Bau-Xi Photo is a recent addition to the Toronto photography scene. Located just steps away from Bau-Xi Gallery -- which exhibits art in a variety of media -- it's a beautiful space with a promising roster of artists.
The gallery opened a month ago in what was formerly a rooming house across the street from the AGO. Now a heritage site, one of my first thoughts upon learning its history is that housing an art gallery is really the perfect fate for historic buildings of this nature. Although nothing in particular stands out about the Victorian-era building -- except perhaps the gorgeous hardwood floor -- it just seems like the right fit for an exhibition space.
Given the number of artists on the roster at Bau-Xi Gallery and the explosion of photographic talent in Toronto and beyond over the last 10 years or so, owner/director Tien Huang decided that a space dedicated specifically to photography would be an excellent supplement to his other galleries in Toronto and Vancouver.
And judging by the current roster, he was absolutely right. Featuring international artists like Ferit Kuyas (whose work is currently on display) and Toby Smith alongside Toronto-based talents like Eamon McMahon and Joshua Jenson-Nagle, Bau-Xi may already be the premier destination for fine art photography in the city.
That's not to take away from photo-specific spaces like TPW and Gallery 44, but it's important to note how established the current roster artists are. Although there's some ambiguity surrounding terms like "emerging" and "established," I tend to think that artists who've had multiple solo exhibitions and whose work has appeared in major publications are very much the latter, and that's who you'll find here.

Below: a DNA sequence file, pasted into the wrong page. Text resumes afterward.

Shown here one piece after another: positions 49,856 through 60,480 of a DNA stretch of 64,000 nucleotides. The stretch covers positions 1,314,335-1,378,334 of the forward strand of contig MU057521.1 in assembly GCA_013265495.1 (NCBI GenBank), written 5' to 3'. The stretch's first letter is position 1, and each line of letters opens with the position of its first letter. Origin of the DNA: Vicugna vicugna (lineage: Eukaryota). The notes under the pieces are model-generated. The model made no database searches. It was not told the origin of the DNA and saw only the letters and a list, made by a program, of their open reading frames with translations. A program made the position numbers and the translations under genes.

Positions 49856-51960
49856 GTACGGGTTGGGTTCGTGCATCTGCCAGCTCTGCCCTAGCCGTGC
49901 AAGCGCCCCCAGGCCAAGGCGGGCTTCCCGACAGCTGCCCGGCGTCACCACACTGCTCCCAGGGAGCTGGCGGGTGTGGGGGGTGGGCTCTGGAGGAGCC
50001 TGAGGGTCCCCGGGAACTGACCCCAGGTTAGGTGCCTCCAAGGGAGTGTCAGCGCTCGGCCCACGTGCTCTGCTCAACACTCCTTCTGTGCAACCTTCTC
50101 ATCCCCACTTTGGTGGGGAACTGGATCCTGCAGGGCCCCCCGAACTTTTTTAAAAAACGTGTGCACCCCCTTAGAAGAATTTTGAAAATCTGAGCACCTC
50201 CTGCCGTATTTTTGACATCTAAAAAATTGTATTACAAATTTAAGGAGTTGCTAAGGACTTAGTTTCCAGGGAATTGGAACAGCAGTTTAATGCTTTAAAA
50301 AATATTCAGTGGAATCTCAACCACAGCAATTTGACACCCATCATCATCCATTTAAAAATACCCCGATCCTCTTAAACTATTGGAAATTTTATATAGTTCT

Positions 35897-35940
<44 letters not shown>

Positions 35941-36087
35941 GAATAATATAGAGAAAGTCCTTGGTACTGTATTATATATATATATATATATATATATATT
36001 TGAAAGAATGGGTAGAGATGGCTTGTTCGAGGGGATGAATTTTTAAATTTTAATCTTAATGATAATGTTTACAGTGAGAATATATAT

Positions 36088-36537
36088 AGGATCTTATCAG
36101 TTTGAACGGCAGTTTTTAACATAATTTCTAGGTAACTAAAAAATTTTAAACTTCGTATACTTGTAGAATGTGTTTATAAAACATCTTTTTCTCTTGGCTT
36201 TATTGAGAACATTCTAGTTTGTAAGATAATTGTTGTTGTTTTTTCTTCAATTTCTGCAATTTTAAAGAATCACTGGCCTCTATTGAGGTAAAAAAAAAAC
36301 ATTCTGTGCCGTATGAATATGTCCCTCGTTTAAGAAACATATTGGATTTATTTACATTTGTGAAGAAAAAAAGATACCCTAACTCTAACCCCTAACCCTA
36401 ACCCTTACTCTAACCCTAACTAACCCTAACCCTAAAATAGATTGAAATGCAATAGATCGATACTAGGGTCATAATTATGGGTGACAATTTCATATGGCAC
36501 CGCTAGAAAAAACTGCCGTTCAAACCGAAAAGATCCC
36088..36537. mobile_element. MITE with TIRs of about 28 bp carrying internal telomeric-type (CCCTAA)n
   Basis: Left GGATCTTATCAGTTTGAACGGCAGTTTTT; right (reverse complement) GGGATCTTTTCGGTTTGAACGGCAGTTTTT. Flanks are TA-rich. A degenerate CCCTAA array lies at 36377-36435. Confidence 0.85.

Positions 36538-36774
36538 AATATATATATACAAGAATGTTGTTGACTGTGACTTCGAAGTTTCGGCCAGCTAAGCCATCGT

So, if you're a starving artist looking to decorate your studio apartment, you won't be making any purchases at Bau-Xi Photo, at least until you sell your first 99 Cent. But, having said that, you can rent some of the work on display and it's also pretty spectacular merely to look at.
Despite the current roster of successful artists, the gallery has certainly not turned its nose up at those at the outset of their careers. The talented photographer Robyn McCallum serves as an associate curator at the gallery, and her and Huang encourage artists to submit proposals for gallery representation.
For now, the roster totals out at nine photographers, the work of whom can been seen in the second exhibition area in the basement. This is a luxury afforded by the vast amount of exhibition space Bau-Xi Photo enjoys. With 2400 square feet combined between the main floor and basement, the gallery can run solo exhibitions on the one and group shows in the other.
Although no one style of photography is privileged over another, I get the sense that large scale prints are certainly favoured here. That, however, is as much a reflection of the photography scene in general as it is of Bau-Xi. It seems like 16x24" is the smallest size that it's acceptable to print these days. I'm not complaining, though. I absolutely adore the 40x50" prints in the current show, which offer different viewing rewards depending on one's distance from the work.
With the roster expected to grow to 20-25 artists, this is definitely a gallery that photography lovers will want to keep an eye on. Bau-Xi Gallery has been a great supporter of Canadian artists since its first location opened in Vancouver way back in 1965. And with this more pronounced effort to represent photographers, I expect Toronto's already good photographic reputation to grow even more.